The Hague, Netherlands, 20 October 2003 - Secretary-General's message to the eighth session of the Conference of the States Parties to the Chemical Weapons ConventionSince the opening for signature of the Chemical Weapons Convention in January 1993, steady and tangible progress has taken place in the field of chemical disarmament. Earlier this year, the First Review Conference to the Chemical Weapons Convention was held to conduct a comprehensive study of the operation of the Convention, with a view to ensuring that the chemical weapons ban remains firm in a changing political and technological environment.
I welcome the remarkable outcome of the First Review Conference, in particular the reaffirmation of the States Parties' intention to comply with all their obligations under all the provisions of the Convention, and their commitment to implementing them fully and effectively. I also welcome the progress made in the ongoing destruction of chemical weapons, and hope that the momentum will be maintained in the implementation of this aspect of the Convention.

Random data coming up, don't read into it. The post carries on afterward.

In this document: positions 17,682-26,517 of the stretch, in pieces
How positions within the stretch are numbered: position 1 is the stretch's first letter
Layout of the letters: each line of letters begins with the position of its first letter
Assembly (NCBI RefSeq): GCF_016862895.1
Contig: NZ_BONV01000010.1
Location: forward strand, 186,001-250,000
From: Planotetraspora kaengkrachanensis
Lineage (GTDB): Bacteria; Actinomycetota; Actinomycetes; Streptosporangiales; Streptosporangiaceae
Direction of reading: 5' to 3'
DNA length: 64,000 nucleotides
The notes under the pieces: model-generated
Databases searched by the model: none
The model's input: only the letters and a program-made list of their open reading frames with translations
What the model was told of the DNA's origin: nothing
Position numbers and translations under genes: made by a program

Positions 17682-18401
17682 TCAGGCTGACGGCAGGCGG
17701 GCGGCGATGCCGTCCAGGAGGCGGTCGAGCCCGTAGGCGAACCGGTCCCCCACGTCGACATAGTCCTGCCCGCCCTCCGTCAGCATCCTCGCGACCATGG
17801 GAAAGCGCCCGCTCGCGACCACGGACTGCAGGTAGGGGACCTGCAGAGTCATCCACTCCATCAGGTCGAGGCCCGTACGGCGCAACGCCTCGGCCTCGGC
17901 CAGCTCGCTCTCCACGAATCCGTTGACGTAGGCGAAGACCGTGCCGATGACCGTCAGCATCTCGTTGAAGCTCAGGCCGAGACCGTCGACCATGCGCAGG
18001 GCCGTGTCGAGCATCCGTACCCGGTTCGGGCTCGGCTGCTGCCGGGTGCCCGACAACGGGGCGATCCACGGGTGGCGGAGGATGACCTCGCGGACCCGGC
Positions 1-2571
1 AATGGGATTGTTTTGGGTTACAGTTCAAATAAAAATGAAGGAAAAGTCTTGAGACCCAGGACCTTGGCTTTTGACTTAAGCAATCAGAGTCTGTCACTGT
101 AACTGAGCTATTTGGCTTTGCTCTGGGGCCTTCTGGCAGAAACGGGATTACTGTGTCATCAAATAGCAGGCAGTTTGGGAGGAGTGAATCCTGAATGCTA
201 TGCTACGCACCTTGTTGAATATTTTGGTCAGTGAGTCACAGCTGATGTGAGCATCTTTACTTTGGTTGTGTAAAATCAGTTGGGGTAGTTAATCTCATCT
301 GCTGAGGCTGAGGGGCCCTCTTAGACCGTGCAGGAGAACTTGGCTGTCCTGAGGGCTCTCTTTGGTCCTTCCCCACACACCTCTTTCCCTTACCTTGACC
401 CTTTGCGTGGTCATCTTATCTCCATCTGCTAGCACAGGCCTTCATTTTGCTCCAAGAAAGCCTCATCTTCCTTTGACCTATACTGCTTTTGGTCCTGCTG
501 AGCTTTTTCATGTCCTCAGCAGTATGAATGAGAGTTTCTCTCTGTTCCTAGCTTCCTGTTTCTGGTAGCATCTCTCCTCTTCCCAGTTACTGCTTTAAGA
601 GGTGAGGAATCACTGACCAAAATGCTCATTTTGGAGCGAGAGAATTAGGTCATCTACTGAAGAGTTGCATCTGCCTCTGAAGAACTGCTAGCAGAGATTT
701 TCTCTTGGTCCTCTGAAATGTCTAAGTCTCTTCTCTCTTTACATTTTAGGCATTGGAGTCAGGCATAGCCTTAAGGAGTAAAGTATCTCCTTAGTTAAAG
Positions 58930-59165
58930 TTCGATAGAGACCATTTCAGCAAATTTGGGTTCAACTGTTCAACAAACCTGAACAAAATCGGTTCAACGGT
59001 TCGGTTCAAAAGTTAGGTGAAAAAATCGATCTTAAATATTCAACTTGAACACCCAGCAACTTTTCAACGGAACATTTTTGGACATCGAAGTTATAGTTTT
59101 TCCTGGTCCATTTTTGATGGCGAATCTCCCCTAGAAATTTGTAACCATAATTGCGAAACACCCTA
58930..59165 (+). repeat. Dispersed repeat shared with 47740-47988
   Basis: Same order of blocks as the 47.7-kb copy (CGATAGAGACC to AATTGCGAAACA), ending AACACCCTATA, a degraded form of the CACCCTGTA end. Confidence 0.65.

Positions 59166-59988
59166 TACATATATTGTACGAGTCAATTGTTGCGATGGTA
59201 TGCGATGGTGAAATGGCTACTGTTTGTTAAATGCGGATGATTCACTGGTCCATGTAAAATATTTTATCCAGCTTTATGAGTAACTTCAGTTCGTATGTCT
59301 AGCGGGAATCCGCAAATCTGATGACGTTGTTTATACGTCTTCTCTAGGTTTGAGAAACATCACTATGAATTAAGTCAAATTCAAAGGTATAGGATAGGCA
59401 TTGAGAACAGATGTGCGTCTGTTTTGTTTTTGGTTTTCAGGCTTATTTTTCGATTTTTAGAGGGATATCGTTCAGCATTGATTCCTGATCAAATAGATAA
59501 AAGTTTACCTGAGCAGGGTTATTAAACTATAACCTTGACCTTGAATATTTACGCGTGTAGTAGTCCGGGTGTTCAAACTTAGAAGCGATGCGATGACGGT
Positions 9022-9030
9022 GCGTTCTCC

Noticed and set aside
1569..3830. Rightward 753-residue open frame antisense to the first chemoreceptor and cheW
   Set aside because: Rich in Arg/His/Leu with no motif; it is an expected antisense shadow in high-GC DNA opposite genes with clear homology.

The international community remains deeply concerned about the dangers of weapons of mass destruction falling into the hands of terrorists, and is actively engaged in the work to counter this threat. The Chemical Weapons Convention, fully and effectively implemented, can be a powerful instrument in that work. Less than seven years after entering into force, the Chemical Weapons Convention has 156 States parties. While this represents encouraging progress towards universality, almost 40 States remain outside the Convention -- some of them from regions that would benefit greatly from the assurances which membership in the Convention would bring. I urge those States that have not yet ratified or acceded to the CWC to do so without delay.
I extend my warmest wishes to all participants in the Eighth Session of the Conference of the States Parties to the Chemical Weapons Convention, and wish you a most productive session.